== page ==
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Alpaca Yarn Cardigan – Machine Knitted

he days are getting shorter and the nights are gathering, and I am so happy. It’s sweater season!!!  I have been poking around on my favorite social media sites this past month trying to get inspiration for a new knitting project.  After looking at some amazing designs out of Europe, I instead decided to go plain and simple and make a very usable alpaca yarn cardigan.

I splurged and bought a 2 kilo cone of 100% baby alpaca yarn in a light sage green color. It is a fine double-ply, fingerling weight.  I don’t have a scale to figure the exact weight of yarn used, but it was approximately half of the cone.  The size is a 46” chest, done in an all over stockinette stitch.  Alpaca yarn is wonderful to use in sweaters and cardigans as it is light weight, yet warm.  It has many of the same characteristic of wool that I like, namely it can be steam pressed to give the garment a smooth, finished effect.

For a light weight sweater, I love the look of the stockinette stitch.  While I enjoy hand knitting, for this weight of yarn, I much prefer to use the knitting machine.  I drafted the pattern in DAK8 and then knitted it out on a Studio SK 580 electronic machine.  DAK8 makes knitting a pleasure as it tells you when to make increases, decreases, color changes and all the information needed to make a piece.

Once the pieces were knitted and blocked, I used a linker to put it together.  On the collar band, I used the chain stitch on the linker on the outside for a decorative effect.  The buttons were the score of the garment.  I went into an upholstery outlet store and they had the perfect buttons for $.05 each – and they match perfectly!

So happy with this sweater.  It is soft, warm and completely wearable.  As much as I hate cold weather, looking forward to a little fall chill so I can cuddle into this one!

alpaca yarn cardigan

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How do I make cashmere less itchy? Use Alpaca yarn

Alpaca yarn softness spectrum

 

We all have that wool sweater in the closet, that while great looking, is scratchy, itchy and just no fun to wear.  Most knitters want to knit with cashmere to create that drapey, soft garment that feels great against the skin. But when compared to other yarns, cashmere is still quite expensive and is often approached as an investment not suitable for the casual knitter.  Along with the cost, cashmere, made from Kashmir goats, is no longer sustainable.  The high demand for low cost cashmere has led to overgrazing of western areas of China, leading to the loss of large portions of the necessary pasture lands.

A great alternative to cashmere is alpaca yarn.  Alpaca fiber can be as soft as cashmere, several times warmer and much stronger than wool. The cuticle, or outer layer of the alpaca fiber, is smoother than either wool or cashmere fibers which allows it to feel smoother against your skin. The interior cells of the alpaca fiber have more air space in them than wool, thus trapping more air and making the resulting garment warmer.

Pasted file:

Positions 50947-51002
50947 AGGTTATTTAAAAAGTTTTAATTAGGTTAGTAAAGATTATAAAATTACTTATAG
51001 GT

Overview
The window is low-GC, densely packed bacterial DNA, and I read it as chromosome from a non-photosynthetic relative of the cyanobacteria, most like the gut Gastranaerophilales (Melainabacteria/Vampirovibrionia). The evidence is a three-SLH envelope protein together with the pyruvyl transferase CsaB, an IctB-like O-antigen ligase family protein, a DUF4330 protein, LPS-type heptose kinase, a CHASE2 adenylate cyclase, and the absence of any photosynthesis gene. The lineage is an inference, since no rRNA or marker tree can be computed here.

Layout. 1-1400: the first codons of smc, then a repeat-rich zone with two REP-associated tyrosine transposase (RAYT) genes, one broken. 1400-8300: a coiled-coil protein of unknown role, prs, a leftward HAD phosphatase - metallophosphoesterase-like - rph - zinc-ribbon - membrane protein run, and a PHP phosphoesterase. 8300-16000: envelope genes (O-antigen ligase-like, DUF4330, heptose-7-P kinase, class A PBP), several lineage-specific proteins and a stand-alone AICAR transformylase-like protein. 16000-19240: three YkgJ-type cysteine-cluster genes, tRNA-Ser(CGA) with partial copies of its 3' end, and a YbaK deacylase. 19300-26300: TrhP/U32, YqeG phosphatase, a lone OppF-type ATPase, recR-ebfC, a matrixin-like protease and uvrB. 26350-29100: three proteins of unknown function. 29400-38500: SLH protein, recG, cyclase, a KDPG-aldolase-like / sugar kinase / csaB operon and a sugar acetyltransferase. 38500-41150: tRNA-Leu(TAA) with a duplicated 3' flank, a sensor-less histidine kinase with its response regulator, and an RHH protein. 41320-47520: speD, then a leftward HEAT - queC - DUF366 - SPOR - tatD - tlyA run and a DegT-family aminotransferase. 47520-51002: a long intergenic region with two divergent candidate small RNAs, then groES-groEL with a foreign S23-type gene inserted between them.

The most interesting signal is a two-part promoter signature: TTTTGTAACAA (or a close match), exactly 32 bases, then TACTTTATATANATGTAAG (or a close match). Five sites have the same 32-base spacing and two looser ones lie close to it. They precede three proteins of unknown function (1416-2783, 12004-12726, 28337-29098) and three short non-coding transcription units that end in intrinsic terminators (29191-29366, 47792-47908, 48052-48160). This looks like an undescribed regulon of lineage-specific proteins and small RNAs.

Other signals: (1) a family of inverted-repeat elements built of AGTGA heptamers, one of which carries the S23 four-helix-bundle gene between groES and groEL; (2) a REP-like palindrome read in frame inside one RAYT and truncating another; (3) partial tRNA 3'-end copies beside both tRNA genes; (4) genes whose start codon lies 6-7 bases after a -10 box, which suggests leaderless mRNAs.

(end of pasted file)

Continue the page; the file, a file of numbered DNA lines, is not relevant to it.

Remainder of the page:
The softest of all alpaca fiber is baby alpaca. Initially, alpaca fiber spun into yarn was graded as baby alpaca if it was shorn on the first shearing when the animal was about 6 – 9 months old.  But the current standard of grading is no longer determined by the age of the animal, and rather by diameter of the fiber. The following chart represents the current grading standards:

Grade 1 Ultra Fine (Royal baby) < 20 microns
Grade 2 Superfine (Baby) 20-22.9 microns
Grade 3 Fine 23-25.9 microns
Grade 4 Medium 26-28.9 microns
Grade 5 Intermediate ( Adult) 29-32 microns
Grade 6 Robust 32.1-35 microns

Most baby alpaca grade fiber comes from the belly of the animal. As can be expected, only a small portion of the fibers from an alpaca animal are suitable to be graded as baby alpaca. We at pickoftheknitter.com have direct contact with the alpaca growers of Peru to provide you with baby alpaca yarn at the best price. Make your next project from baby alpaca and see for yourself how comfortable it will be.

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Thin Air: The Beginning

10/31/17

I’ve finally come to write this blog and at least touch on how a young male engineer decided to enter the cutthroat (haha) world of yarn sales.

Years ago in 2014 I decided to make the trek down to Peru and visit the most important ancient ruins in the Americas and arguably the world.  I had just received news my work assignment was ending in Mexico and I had to use my remaining vacation.  I booked my plane tickets, train tickets and Machu Picchu ticket and made my way down to Lima.  After venturing to Cuzco, Aguas Calientes and ultimately Machu Picchu and enjoying the splendor very few are able to witness I made my way back to Lima to complete a task for my mother.  What I found was a massive untapped market of exceptionally inexpensive alpaca yarn that was high quality and well developed.

After I returned to the US, my mother was thrilled but lamented that she wished she could go down and feel, look at, gauge and maybe sample the yarns.  I decided one of the main issues people have with buying yarn online is they just cant seem to get comfortable with a new yarn without feeling it first.  While samplers seem fairly prevalent, I wanted to create a gateway for people to sample exactly what they want before purchasing it.  While online yarn sales, especially alpaca, is competitive I believe that I can carve a niche in the market through direct-to-consumer pricing and the unique sample idea.

Frank